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Goodnight Mister Tom (film)

From Wikipedia, the free encyclopedia

Goodnight Mister Tom
British DVD cover
Based onGoodnight Mister Tom
by Michelle Magorian
Written byBrian Finch[1]
Directed byJack Gold
StarringJohn Thaw
Nick Robinson
Theme music composerCarl Davis
Country of originUnited Kingdom
Original languageEnglish
ProducerChris Burt
EditorJamie McCoan
Running time101 minutes
Production companyCarlton Television
DistributorITV Studios
Original networkITV
Original release
  • 25 October 1998 (1998-10-25) (UK)
  • 30 May 1999 (1999-05-30) (US)

Goodnight Mister Tom is a 1998 film adaptation by Carlton Television of the novel of the same name by Michelle Magorian. The film was directed by Jack Gold, in his final film. The cast featured well-known British actors, including veteran actor John Thaw.


In September 1939, the United Kingdom entered the Second World War and children were evacuated from London to the countryside for their safety. Tom Oakley, a lonely and bitter old man living in the countryside village of Little Weirwold, is forced to look after one of the evacuees, William "Willie" Beech. Tom has long since withdrawn from life after losing his wife and child to scarlet fever many years ago, while Willie is a quiet young boy who comes from an abusive home and is apprehensive of Tom.

Despite initial difficulties and tension, such as Willie wetting his bed and threatening Tom's dog, Sammy, before learning that he belonged to Tom, the two slowly begin to bond with Willie calling him 'Mister Tom'. Tom learns that Willie lives with his abusive, mentally ill and extremely religious mother in London after he sees that she has sent a belt for him to use on Willie and belt marks on Willie's back. Tom does his best to create a suitable home for Willie, such as providing him with new clothes and teaching him to read and write when his schoolteacher, Mrs. Hartridge, learns that Willie is illiterate. Willie's new life with Tom eventually boosts his self-confidence and he opens up to Tom, looking up to him as a surrogate father figure. He also meets and becomes best friends with a Jewish boy, Zacharias "Zach" Wrench. However, shortly after Willie's tenth birthday, Tom receives a letter from Mrs. Beech, who claims to be ill and needs Willie back in London to look after her.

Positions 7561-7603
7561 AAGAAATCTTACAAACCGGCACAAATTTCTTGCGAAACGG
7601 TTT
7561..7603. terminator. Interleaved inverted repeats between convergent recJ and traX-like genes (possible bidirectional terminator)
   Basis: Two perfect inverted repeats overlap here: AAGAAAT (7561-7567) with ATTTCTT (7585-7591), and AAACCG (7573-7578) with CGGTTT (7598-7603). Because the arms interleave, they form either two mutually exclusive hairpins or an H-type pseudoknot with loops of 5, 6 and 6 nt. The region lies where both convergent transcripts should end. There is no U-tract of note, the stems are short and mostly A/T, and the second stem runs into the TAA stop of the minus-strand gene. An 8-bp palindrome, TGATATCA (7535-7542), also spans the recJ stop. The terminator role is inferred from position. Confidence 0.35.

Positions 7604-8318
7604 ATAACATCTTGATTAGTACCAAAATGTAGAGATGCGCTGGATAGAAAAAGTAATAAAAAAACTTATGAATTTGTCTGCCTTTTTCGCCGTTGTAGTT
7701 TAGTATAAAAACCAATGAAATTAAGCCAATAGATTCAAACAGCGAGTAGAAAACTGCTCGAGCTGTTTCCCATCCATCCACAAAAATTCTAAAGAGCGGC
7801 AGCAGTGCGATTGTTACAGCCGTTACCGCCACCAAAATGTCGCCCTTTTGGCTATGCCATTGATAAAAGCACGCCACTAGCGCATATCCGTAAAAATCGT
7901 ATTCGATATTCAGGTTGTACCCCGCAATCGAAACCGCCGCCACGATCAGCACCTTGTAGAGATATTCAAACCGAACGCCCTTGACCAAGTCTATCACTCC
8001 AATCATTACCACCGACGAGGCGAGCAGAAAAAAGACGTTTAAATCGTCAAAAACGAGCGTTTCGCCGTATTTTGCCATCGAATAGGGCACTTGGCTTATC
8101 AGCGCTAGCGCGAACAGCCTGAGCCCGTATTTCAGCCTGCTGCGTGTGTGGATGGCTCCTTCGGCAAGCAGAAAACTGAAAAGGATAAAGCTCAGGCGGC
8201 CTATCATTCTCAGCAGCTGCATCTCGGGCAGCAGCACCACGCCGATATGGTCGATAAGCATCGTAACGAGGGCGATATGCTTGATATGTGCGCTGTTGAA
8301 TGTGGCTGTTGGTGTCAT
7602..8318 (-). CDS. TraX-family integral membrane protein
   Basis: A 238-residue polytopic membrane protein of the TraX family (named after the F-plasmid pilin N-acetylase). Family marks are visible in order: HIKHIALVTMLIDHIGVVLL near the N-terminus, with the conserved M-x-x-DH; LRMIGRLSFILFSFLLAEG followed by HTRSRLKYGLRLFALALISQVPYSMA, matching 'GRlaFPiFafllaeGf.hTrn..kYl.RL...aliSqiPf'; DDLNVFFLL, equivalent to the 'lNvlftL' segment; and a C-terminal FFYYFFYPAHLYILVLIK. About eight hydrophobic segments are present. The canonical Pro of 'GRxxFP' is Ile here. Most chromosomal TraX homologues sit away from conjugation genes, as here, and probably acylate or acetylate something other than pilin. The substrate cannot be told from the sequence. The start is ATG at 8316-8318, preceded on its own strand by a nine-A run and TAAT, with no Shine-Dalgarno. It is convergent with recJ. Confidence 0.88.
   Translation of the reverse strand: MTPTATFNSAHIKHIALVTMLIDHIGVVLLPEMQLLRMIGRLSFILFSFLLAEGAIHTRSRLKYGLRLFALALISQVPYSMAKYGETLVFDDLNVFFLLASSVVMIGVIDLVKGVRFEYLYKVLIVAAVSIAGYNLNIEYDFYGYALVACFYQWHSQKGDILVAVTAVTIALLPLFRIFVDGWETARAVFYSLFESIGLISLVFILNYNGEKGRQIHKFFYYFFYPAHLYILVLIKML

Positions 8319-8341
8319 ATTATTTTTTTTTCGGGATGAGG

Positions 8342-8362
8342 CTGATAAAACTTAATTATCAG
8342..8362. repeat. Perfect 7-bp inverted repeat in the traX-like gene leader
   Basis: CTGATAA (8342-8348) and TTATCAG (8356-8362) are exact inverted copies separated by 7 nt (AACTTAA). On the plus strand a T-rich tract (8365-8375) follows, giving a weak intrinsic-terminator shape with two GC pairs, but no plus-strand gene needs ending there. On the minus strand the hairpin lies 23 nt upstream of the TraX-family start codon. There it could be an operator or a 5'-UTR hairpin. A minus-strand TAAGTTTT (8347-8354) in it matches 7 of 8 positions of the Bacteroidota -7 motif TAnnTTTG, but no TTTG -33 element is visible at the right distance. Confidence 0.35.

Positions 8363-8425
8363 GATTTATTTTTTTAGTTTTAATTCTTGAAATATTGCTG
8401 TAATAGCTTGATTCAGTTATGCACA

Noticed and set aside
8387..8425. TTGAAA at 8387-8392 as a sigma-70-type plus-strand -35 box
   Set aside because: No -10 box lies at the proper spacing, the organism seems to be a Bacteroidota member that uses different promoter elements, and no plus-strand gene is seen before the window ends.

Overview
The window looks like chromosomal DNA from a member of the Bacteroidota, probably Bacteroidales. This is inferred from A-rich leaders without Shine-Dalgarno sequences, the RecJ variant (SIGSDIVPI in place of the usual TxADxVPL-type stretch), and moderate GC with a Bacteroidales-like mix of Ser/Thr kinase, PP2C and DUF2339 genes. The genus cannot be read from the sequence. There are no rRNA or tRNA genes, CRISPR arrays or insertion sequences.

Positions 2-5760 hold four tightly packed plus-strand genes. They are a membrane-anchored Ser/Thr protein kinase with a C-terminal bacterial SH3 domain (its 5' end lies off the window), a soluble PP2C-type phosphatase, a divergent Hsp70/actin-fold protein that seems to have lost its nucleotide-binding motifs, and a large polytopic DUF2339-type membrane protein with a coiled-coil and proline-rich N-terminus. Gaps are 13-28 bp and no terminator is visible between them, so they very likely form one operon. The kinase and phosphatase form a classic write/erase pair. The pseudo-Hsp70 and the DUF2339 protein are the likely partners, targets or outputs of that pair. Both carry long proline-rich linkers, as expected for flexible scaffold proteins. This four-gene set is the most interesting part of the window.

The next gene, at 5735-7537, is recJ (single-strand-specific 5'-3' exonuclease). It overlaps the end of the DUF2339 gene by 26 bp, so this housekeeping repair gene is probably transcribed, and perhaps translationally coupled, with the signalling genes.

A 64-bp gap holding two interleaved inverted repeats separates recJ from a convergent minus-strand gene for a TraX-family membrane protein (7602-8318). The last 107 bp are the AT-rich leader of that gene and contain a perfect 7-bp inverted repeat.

When Willie reunites with his mother, he discovers that she lied to get him to return and is completely fine. Willie also meets his baby half-sister, Trudy. Mrs. Beech claims she is a "present from Jesus", and Willie is too young and naïve to consider any other scenario. It is obvious, however, that Mrs. Beech has been made much more uneasy by the Blitz, and after an argument sparked by her discovery of the absence of the belt (which Tom discarded), Mrs. Beech sends Willie to his room for the night. The next day, Mrs. Beech seems better after suffering a mental breakdown, but when Willie presents her with gifts that the locals from Little Weirwold had given him, and tells her about some of his friends, she accuses him of stealing, interacting with girls and Jews, and finally pummels him and eventually locks him in the cupboard under the stairs after he tells her that Jesus was a Jew. Back in Little Weirwold, Tom starts missing Willie greatly. Initially he thinks Willie has moved on from him, until he finds the belt he threw a few days earlier. Tom has an instinct that Willie is in danger.